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Tidal Wetlands

The final Tidal Wetlands Guidance document for installing catwalks and docks is listed in the right column of this page.

picture of a tidal wetland

A typical tidal wetland is the salt marsh which is found in the near shore areas all around Long Island, the lower Hudson River, and along the entire Atlantic coast of the United States. These areas are dominated by grasses and other marsh plants which are adapted to the rise and fall of the tide and the salty water it brings. The blades of marsh grass provide a hiding place for many juvenile fish and habitat for many other animals as well. The grass blades become a vital part of the food chain when they break off and decay, providing food for detritivores (animals that eat decaying organic material) and nutrients to the marine environment. Tidal wetlands in New York State are found on the Hudson River from the Troy Dam south to the southern tip of Staten Island, and along the entire shoreline of Long Island, including the shorelines of Gardiners Island, Shelter Island and Fishers Island.

tidal wetland map

New York State recognized the importance of this unique habitat and sought to insure its protection from filling and dredging--human activities that had drastically reduced the amount of tidal wetlands in New York by passing the Tidal Wetland Act in 1973. In 1974 DEC collected a set of aerial infrared photographs of all the tidal wetlands on Long Island and along the lower Hudson River. Using these photographs, DEC established the New York State Official Tidal Wetlands Inventory, a set of maps delineating and classifying all the tidal wetlands in New York. These maps are used by DEC and other municipal agencies to control and manage the development, filling and dredging of areas in and around New York's valuable tidal wetlands. This Inventory is also available to the general public to examine. Many individuals wish to consult these maps before undertaking any building or landscaping along the shoreline. The statutory definition of a tidal wetland can be found in New York's Environmental Conservation Law, Article 25, entitled "Tidal Wetlands Act."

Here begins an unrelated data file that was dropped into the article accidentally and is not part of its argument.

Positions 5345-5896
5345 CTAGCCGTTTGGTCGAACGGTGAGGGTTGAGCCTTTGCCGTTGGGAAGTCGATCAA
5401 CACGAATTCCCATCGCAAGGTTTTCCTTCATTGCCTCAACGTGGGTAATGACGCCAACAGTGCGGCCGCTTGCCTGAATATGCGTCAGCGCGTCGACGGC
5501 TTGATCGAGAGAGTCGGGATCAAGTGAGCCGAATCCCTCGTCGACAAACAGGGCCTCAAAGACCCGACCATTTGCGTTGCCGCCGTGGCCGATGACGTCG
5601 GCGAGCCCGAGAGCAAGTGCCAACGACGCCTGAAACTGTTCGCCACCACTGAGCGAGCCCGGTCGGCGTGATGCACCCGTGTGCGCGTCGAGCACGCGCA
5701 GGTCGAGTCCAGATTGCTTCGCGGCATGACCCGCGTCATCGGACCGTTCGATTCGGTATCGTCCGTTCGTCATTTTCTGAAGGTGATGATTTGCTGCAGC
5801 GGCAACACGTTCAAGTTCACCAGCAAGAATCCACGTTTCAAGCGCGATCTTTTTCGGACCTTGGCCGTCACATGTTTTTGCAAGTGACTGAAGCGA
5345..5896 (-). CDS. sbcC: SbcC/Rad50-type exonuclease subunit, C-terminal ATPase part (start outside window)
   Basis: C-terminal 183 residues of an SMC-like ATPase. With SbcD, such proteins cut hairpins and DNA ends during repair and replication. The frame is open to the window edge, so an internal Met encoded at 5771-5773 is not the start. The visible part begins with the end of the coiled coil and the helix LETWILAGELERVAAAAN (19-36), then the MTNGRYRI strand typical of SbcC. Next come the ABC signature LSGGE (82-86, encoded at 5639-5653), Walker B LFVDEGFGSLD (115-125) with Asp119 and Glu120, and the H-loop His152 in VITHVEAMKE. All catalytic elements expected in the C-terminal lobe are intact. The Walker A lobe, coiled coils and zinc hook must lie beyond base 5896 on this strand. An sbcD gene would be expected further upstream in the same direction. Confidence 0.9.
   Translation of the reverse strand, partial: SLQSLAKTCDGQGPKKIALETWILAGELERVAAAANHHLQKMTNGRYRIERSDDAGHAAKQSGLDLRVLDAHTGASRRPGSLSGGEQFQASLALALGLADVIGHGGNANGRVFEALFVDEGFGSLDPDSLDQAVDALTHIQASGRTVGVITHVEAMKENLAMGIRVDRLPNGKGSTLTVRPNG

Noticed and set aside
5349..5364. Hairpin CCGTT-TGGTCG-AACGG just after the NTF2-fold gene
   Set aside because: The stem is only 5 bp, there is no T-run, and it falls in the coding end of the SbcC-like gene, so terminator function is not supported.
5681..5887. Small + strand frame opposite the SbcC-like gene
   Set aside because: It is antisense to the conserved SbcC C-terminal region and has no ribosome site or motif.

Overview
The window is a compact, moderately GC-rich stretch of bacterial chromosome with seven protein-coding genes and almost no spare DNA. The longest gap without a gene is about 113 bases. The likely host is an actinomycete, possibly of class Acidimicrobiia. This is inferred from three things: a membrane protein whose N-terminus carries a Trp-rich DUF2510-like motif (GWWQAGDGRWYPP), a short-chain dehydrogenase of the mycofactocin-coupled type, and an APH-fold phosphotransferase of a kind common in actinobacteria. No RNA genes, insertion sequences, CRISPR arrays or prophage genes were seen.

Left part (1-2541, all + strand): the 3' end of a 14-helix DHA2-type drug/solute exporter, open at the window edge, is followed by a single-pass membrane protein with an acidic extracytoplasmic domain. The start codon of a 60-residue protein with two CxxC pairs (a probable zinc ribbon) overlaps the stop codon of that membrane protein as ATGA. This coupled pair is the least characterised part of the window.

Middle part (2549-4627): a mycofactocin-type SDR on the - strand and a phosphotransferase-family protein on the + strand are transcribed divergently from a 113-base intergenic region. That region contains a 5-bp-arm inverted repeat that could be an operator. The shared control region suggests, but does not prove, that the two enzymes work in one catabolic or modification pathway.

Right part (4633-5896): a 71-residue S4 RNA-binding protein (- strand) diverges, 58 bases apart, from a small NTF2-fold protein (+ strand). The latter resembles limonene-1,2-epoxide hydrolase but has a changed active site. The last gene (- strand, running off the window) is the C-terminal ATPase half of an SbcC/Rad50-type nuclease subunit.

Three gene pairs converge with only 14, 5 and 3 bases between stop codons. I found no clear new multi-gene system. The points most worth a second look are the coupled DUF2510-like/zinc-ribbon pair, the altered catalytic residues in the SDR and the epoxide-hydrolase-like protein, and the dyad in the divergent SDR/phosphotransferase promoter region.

The New York State Official Tidal Wetlands Inventory is maintained by DEC Bureau of Marine Resources in the Tidal Wetlands Inventory and Geographic Information System (GIS) Unit. To properly evaluate the effectiveness of DEC's tidal wetlands program in protecting total acres of wetlands, a tidal wetlands trends analysis (TWTA) was conducted in certain tidal areas of New York State. In each area total acres of each tidal wetlands category, such as high marsh, intertidal marsh and fresh marsh were determined. Site visits to each tidal wetland area and detailed examinations of 1989 aerial photography were used to determine the acreage of the tidal wetland categories. These results were compared to the Official New York State Tidal Wetlands Inventory based on 1974 aerial infrared photography. Some of the areas examined during this analysis include Shinnecock and Moriches Bays in Suffolk County on Long Island.

Trends

The first area studied, Shinnecock Bay, showed a gain of 161 acres of tidal wetlands as a result of a landward movement of the tidal wetlands boundary from 1974 to 1995. Twenty-one acres of tidal wetlands were destroyed by natural causes. Of the 21 acres destroyed, 15 acres of tidal wetlands on islands were destroyed. Six of the original 13 tidal wetlands islands were destroyed. The loss of wetlands to permitted and unpermitted human activities was too small to be detected. The main cause of wetlands destruction has shifted from human caused factors such as filling to natural factors such as storms and flow restrictions. The DEC tidal wetlands program has been successful in protecting wetlands in this area.

Moriches Bay showed a gain of approximately 100 acres of tidal wetlands as a result of a landward movement of the tidal wetlands boundary from 1974 to 1998. Two and one half acres of tidal wetlands were destroyed by natural causes. The loss of wetlands to permitted and un-permitted human activities was too small to be detected. The main cause of wetlands destruction has shifted from human caused factors, such as filling, to natural factors, such as storms and flow restrictions. The DEC tidal wetlands program has been successful in protecting wetlands in this area, too.

Quantuck Bay and Moneybogue Pond were other areas that were studied as a part of these trend analyses.


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